FIX HB 2401 — It Now Protects Harris County Commissioners and Their MCO
HB 2401 Is Now a Vendor Bill for Harris County and Other Urban County Hospital Districts
HB 2401 Has NO Impact on Rural Hospitals
Despite what county-controlled Managed Care Organizations (MCOs) and hospitals are saying, there is no connection whatsoever between HB 2401, mandatory contracts, and rural hospital funding. This basic fact has been and will be confirmed by:
- The Texas Health and Human Services Commission (HHSC);
- The Texas Organization of Rural and Community Hospitals (which is neutral on the bill and will verify that it will not affect rural hospital funding); and
- Hospital finance experts.
MCOs that are controlled by commissioners courts in urban counties are pushing this falsehood in order to protect the mandatory contracts that these MCOs currently receive.
A recent court case forces Texas to award mandatory multibillion-dollar contracts to managed care organizations controlled by urban county commissioners courts — such as Community Health Choice, which Harris County Commissioners control through the Harris Health System.
NO MCO SHOULD GET A MANDATORY MEDICAID CONTRACT!
This year, Texas awarded multibillion-dollar Mandatory Medicaid Contracts to three MCOs operated by county commissioners in Harris, El Paso and Bexar Counties — even though those MCOs scored lowest in the state’s competitive bidding process.
EVERY MCO SHOULD MEET STATE BIDDING STANDARDS!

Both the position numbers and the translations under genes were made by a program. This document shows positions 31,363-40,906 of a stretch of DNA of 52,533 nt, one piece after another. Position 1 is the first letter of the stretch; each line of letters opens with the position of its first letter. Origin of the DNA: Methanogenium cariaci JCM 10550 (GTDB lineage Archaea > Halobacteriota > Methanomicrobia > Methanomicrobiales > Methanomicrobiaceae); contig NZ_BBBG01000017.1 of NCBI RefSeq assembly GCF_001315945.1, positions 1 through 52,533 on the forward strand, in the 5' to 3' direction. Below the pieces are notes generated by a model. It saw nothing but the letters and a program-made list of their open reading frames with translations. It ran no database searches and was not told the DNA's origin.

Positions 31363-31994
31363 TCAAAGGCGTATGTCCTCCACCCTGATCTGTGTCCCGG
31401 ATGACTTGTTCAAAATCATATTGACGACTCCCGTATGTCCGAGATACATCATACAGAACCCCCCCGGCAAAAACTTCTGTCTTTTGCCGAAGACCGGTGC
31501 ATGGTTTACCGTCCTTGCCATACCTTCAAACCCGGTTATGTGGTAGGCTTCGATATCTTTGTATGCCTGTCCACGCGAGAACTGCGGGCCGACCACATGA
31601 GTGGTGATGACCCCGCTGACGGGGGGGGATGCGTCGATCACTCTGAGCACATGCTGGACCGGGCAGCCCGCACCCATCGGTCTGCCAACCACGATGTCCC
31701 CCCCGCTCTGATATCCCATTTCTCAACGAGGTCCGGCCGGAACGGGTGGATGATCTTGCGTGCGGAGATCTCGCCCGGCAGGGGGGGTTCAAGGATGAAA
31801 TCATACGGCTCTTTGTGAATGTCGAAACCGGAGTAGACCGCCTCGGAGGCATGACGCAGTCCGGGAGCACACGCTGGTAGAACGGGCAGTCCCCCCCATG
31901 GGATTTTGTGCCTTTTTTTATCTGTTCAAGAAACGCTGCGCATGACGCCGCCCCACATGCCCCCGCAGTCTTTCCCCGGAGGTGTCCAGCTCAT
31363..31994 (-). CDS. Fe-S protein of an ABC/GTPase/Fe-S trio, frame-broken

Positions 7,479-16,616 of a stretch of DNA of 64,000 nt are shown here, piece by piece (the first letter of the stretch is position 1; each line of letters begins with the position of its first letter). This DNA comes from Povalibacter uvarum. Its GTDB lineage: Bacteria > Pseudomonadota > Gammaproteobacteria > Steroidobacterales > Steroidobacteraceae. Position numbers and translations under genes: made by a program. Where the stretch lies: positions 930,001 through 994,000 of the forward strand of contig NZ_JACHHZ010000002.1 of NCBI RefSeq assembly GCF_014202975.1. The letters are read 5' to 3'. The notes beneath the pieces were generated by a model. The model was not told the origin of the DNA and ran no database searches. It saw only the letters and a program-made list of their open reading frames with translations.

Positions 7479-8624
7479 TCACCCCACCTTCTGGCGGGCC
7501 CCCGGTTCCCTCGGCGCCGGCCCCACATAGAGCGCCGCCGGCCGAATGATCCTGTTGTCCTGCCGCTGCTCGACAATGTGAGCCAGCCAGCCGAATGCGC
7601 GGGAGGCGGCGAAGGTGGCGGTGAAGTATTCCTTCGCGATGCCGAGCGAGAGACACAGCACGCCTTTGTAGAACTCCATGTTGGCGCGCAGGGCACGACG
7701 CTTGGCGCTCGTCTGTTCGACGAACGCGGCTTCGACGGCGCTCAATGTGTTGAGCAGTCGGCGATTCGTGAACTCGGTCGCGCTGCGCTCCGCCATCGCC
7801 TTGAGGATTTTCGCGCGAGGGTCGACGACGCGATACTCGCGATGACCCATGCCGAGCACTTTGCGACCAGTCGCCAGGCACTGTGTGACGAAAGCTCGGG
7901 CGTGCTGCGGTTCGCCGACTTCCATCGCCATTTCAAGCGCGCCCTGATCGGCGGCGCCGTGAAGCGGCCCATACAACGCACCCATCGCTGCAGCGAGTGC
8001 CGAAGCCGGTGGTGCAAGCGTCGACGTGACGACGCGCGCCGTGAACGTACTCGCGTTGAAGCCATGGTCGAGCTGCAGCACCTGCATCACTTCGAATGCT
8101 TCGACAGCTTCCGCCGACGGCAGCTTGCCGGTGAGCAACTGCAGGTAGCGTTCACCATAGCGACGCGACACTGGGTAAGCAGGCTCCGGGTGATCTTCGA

HB 2401 was initially written to fix this problem by eliminating mandatory contracts in Texas Medicaid. But the bill was ultimately gutted in the House after a misinformation campaign falsely alleged the bill would affect rural hospitals and federal Medicaid funding, raising false constitutionality issues.
Other Misinformation about HB 2401:
> Two national MCOs are quietly working to uphold the current bidding system.
Once supportive of repealing mandatory contracts, two national health plans have actively undermined the effort in recent days. The reason: they want to preserve the flawed contracting process that will likely result in the award of multibillion-dollar Medicaid contracts to them and to county-controlled MCOs.
These self-interested motives have distorted the widespread support for a truly competitive process that ensures Texas’ most vulnerable population is served by only the best-scoring MCOs.
> The Legislature can change course on an unfinished Medicaid contract process. It is FALSE to say such efforts are unconstitutional.
- No contractor of the state of Texas has a vested right to business with the state.
- HHSC itself can cancel or amend a procurement or even an operational contract at any time — and it’s done so repeatedly. The Legislature has these rights as well.
- In Logos, Texas Supreme Court has set a standard for valid legislative intervention that is in the public interest. HB 2401 clearly meets this standard.
Regardless, before the House Floor amendment, HB 2401 would only have affected Medicaid contracts before they were operationally active. The bill would change nothing midstream — on these contracts, nothing has even started running.